Israeli guinea pigs

An inquiry finds that doctors at 10 hospitals violated ethical standards by conducting experiments on children and geriatric patients without their consent.

Published May 11, 2005 2:15PM (EDT)

A leading Israeli doctor and medical ethicist has called for the prosecution of doctors responsible for thousands of unauthorized and often illegal experiments on small children and geriatric and psychiatric patients in Israeli hospitals. An investigation by the government watchdog, the state comptroller, has revealed that researchers in 10 public hospitals administered drugs, carried out unauthorized genetic testing or undertook painful surgery on patients unable to give informed consent or without obtaining Health Ministry approval.

At one hospital, staff pierced children's eardrums to apply an experimental medication yet to be approved in any country. At another, patients with senile dementia had their thumbprints applied to consent forms for experimental drugs.

Israel's health minister, Dan Naveh, said he was "shocked" at what he described as a failure of his department and some of Israel's hospitals. Jacques Michel, the former director of Hadassah Hospital who triggered the comptroller's inquiry with a public warning about the abuses in 2001, Tuesday called for the prosecution of the doctors.

"These doctors should be punished very severely because they really are criminals," said Michel, who is head of the committee that approves medical experimentation at Hadassah, which is not among the accused hospitals. "They should be stripped of their licenses to practice and they should be prosecuted. If you don't show by example that the medical profession does not accept this kind of conduct, the phenomenon will go on and on. It's not an isolated phenomenon. It spread through different institutions."

The state comptroller, Eliezer Goldberg, found that patients were often not properly informed about the experiments they were agreeing to and, in some cases, not told at all.

Every Israeli hospital has a medical ethics committee to oversee adherence to the 1964 Helsinki code on experimentation. But the comptroller said the committees routinely failed to apply their own regulations and that the Health Ministry was negligent in enforcing standards.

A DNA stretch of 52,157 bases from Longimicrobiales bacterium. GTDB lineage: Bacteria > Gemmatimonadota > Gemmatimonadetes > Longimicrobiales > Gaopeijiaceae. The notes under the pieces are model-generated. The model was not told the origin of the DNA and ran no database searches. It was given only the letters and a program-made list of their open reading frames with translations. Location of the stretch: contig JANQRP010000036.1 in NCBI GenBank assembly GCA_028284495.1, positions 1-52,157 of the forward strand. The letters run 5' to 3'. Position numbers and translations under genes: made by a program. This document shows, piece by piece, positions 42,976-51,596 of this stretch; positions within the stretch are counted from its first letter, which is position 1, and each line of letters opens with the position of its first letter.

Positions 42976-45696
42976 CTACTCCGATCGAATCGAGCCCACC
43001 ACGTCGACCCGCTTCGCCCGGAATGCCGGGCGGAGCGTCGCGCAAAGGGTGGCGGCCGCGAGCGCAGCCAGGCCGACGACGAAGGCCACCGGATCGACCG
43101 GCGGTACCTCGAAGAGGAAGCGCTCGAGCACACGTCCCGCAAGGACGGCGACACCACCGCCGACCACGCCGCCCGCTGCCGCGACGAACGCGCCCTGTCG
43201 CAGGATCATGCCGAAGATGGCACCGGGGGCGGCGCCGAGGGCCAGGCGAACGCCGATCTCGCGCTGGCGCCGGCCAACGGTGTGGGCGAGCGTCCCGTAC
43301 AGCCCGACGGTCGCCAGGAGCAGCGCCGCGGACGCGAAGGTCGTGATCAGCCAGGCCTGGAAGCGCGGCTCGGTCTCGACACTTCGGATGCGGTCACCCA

Goldberg described a series of incidents at Harzfeld geriatric hospital as "extremely grave," including the cases of a 101-year-old woman and another age 91 who supposedly consented to experimental drugs without their families being informed. Researchers applied the thumbprints of seven other patients at Harzfeld to consent forms that they were too senile to read or sign. "At this age, 25 to 30 percent of these people are not fit to give informed consent because they suffer from dementia or senility," said Michel. In other cases, doctors were unable to produce the consent forms that they said patients had signed, although the law requires researchers to keep the documents for 15 years.

Kaplan Hospital conducted painful clinical trials on patients to draw urine samples by needle, a procedure normally reserved for extreme circumstances. The comptroller found that 40 percent of the patients who signed consent forms -- five of them with a fingerprint -- were mentally unfit to do so.

Goldberg said two women died from infections, but their deaths were not reported to the ministry, nor was a legally required investigation committee set up. The comptroller said that in some cases the deaths of patients who were part of clinical trials were not immediately reported, which undermined attempts to establish whether the experiments were to blame.

Michel believes some doctors bowed to incentives from pharmaceutical firms to test experimental drugs. "I don't have to explain the enormous power of the pharmaceutical industry to direct research according to its priorities," he said.

Goldberg described how one researcher was also the medical director of a company that initiated the clinical trial he was responsible for.

The Health Ministry said it has already taken steps to tighten supervision following the comptroller's report.

By Chris McGreal

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